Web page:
But it's uncertain if the fix would have even saved the waiver—the administration has required every other state to get its teacher-evaluation system fully in place by the 2016-17 school year, at the latest. (Notably, the Obama administration will leave office in the middle of that school year, and it's anyone's guess what will happen with the waiver scheme under a new administration.)
And for its part, the Washington Education Association, an affiliate of the National Education Association, stands by its decision to lobby against the change.
"WEA believes the Washington Legislature did the right thing last session when it rejected Duncan's inflexible, and bureaucratic demands," the union's president, Kim Mead wrote in a statement. "Republicans and Democrats alike saw that Duncan's failed federal mandates would have done nothing to help Washington's kids or their teachers, but rather would impose broken federal law on our students."
Although Washington state's waiver was the first to go, it may not be the last. The Education Department has awarded waivers to 43 states and the District of Columbia so far. And three other states have had their waivers put on "high risk" status: Arizona, Kansas, and Oregon. Like Washington, all three are hung up on the issue of teacher evaluation.
Last year, Duncan told the Council of Chief State School Officers that he was likely to "revoke a waiver or two or three." Washington state's new accountability regime could be a harbinger of what other high-risk states have in store, should they lose their waivers. And it could also have implications for any states that elect not to extend their waivers.
Kate Tromble, the director of government relations for the Education Trust, said revoking the waiver was the right thing to do.
"The department needed to set a bottom line" to make it clear to states that they are serious about waiver enforcement, she said. "It is unfortunate because Washington students are going to bear the burden of the failure of adults" in the state.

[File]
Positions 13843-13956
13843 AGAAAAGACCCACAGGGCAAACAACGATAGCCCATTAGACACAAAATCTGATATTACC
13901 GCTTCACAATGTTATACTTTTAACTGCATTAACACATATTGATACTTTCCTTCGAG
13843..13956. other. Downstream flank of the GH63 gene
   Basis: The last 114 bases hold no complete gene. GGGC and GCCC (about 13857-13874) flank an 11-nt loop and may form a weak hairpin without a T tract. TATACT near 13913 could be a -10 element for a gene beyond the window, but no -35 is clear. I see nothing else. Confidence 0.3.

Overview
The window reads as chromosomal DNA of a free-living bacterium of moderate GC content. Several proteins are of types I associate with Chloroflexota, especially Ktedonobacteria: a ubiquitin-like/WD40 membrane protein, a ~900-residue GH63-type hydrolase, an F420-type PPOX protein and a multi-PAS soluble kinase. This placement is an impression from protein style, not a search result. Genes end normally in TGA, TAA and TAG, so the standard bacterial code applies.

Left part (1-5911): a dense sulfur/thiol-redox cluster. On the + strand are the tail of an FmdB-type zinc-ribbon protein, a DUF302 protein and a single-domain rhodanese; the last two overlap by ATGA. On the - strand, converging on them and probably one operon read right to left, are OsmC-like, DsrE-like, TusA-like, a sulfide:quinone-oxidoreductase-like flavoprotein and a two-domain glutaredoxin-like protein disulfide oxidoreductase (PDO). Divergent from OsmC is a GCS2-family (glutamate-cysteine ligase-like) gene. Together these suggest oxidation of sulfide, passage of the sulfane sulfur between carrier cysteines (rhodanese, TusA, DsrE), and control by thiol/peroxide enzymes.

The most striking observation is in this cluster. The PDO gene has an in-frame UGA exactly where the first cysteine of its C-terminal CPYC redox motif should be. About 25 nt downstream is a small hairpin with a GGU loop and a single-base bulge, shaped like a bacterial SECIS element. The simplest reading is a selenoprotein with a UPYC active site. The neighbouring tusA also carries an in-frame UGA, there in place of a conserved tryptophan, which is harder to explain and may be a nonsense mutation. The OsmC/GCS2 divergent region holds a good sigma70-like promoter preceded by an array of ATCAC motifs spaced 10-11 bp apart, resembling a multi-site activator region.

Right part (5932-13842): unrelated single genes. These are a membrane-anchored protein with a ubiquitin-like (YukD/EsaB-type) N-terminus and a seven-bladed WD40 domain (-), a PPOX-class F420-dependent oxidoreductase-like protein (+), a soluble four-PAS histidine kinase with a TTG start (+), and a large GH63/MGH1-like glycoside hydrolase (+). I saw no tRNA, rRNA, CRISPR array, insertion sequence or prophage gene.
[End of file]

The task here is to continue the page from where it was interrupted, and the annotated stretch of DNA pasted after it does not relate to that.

Tromble is worried, however, about what may happen when all students in the state take the rigorous Smarter Balanced Assessment next school year. The test may prove to be a lot tougher than Washington's current exam—and all schools may be labeled as "failing" to make progress.
"It's important that we hold schools accountable, but schools need to feel the system is legitimate," she said. The impetus is on Washington state leaders to find a way to work through this issue, she said.
So far, the department has thrown the hammer down on states that didn't follow through on their plans when it comes to teacher evaluation.
But it's been another story when it comes to another requirement for waiver states: using assessments aligned to college- and career-ready standards, Hyslop noted.
States, including Georgia, Kansas, Oklahoma, and Utah, said they planned to use participation in either PARCC or Smarter Balanced—the two consortia developing tests that align with the common-core standards—to fulfill that requirement. And then they ditched the consortia. The U.S. Department asked for their Plan B, but so far hasn't put any of those states on high-risk status.
Coming down hard on those states may carry more political risk than getting tough on teacher evaluation, Hyslop said, given the pushback around the country on the Obama administration's championship of common core.
"Teacher evaluation is a very politically charged issue, but common core is even more so," she said. "Stepping in and really getting tough on assessments I think would have a lot more political ramifications."
Will the waiver revocation prod Congress to actually act on renewing the NCLB law? Maybe. Sen. Patty Murray, D-Wash., who may be next in line to head up the Senate education committee, said in a statement that the waiver's revocation points to the need to revise the ESEA law. "What's most important now is that we all do our part to rectify this situation," said Murray, who reportedly spoke to the department on her home state's behalf. "I have made clear time and again that I will work with anyone who is willing to reauthorize ESEA, but to date, making progress on updating this law has been an unnecessarily partisan fight."